Looking to HPC to solve (some of) the data center’s problems
Today’s data centers are having to evolve very quickly because of the different loads being placed on them by speed & power-hungry applications. And new technologies will soon be either powering the high-load apps on which we rely, or providing the blueprint for a new generation of data center technologies.
The world of HPC (high-performance computing) seems a long way from the everyday tech that many of us use in our working lives. However, the technologies deployed at this cutting edge of computer science are beginning to solve some of the issues which are causing bottlenecks in the data centers of the world’s major cloud providers – Google, Amazon’s AWS platform, and a host of smaller, specialized cloud platforms.
Perhaps the best way to consider the problem suffered by cloud providers in commercial terms is to imagine a company which has developed a new platform that it wants to deploy in the cloud. Among the imaginary platform’s features are:
- Simulation of complex industrial processes across the full range of a business, from tracking physical inputs, through many thousands of devices, machines and processes, and outputting multiple products.
- Analytics of real-world data from monitor and control systems across the business, to find trends, bottlenecks, opportunities, and efficiencies.
- Deployment of artificial intelligence-type routines to dig deeply into very large amounts of data in legacy storage and new information as it appears.
To run this complex set of requirements, an organization may feel it will achieve the most efficient results (fastest compute, lowest cost, most secure environment, most reliable service) by splitting up the different elements of the platform across different processor and storage types.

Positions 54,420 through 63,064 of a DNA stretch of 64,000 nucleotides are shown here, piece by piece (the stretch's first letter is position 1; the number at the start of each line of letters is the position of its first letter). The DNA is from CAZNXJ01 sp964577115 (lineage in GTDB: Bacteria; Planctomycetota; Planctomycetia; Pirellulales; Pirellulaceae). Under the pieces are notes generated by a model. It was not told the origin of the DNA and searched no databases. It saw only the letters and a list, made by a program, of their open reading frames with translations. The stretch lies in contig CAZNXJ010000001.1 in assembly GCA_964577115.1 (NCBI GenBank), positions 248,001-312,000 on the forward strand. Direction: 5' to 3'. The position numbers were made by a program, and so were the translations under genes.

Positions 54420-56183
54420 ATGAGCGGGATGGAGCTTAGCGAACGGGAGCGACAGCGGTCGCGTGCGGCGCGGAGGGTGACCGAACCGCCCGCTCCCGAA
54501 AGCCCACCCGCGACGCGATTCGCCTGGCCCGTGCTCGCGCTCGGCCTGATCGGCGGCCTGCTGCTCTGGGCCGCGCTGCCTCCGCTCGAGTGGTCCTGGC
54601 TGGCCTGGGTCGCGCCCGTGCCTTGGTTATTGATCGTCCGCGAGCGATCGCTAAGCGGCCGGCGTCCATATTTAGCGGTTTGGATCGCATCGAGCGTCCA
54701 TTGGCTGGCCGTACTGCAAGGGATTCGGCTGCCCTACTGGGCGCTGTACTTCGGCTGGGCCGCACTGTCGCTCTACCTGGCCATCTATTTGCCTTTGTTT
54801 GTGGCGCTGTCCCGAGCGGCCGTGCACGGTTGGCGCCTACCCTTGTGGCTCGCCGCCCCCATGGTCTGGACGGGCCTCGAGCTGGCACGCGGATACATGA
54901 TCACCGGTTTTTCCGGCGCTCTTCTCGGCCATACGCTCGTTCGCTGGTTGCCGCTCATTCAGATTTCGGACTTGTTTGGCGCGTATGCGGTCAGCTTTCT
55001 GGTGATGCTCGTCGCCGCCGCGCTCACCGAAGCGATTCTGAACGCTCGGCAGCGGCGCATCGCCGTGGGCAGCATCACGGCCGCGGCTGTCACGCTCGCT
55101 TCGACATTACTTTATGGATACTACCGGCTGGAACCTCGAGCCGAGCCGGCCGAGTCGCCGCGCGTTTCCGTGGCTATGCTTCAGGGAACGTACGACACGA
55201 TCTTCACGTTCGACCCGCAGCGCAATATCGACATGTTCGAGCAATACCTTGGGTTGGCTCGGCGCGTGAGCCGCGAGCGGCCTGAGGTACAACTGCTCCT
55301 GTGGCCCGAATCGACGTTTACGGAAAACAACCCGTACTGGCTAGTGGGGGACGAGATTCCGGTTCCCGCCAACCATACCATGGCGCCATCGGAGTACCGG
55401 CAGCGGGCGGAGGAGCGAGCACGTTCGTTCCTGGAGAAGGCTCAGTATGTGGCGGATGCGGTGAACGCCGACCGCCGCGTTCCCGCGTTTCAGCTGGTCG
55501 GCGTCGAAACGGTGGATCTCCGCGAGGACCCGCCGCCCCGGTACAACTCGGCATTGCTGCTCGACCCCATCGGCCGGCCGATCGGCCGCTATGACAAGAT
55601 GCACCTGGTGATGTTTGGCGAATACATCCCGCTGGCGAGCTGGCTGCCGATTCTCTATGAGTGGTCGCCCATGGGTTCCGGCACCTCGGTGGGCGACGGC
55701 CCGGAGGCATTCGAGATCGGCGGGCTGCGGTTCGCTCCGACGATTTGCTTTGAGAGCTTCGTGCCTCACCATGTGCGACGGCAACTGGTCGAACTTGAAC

— Intel HPC (@intelhpc) November 3, 2018
For instance, AI (artificial intelligence) functions may be best deployed on GPU arrays (graphics processing unit), while real-time signal processing from the factory floor may be pushed to FGPA (field gate programmable array). Similarly, data analytics may use HDDs, while highly variable computing loads may be supported by burst buffers and high-end flash, like NVMe arrays.
Supercomputer manufacturers are developing new product ranges which, it is hoped, will run and scale all these different workloads, using multiple processor types, on a unified file system.
The new designs are being conceived with a unified platform as the goal which combines the infrastructure required to run different workloads now and in the future, on multiple processor architectures, using disparate storage media.
The same manufacturers are also working on interconnection systems to remediate the data center’s major bottleneck, latency caused by “traditional” ethernet. While new, fast interconnectivity is the goal, companies know that any new platform will have to fit into existing data centers, before centers’ upgrade paths see, eventually, the faster interconnections more commonly seen at present in HPC environments.
Unified platforms – capable of taking over multiple workload requirements – mean that companies wishing to deploy complex applications will be able to pare down their supplier list: cloud platforms will be able to hit performance benchmarks and adapt to wildly changing requirements, using the same physical data centers.
But before we get fixated on the increasing need for speed and efficiency in our distributed applications’ hosting, there are other pressing concerns for large cloud providers in the race for better performance, foremost being the need to reduce power requirements, and more efficient cooling systems.
As cloud providers reach exascale, driven by demand for their services, they seek faster, more efficient computing power, but ones that draw less power and create less extraneous heat.
With data centers now having a carbon footprint comparable with that of the airline industry, our hunger for ever-improving results needs to be satiated with care.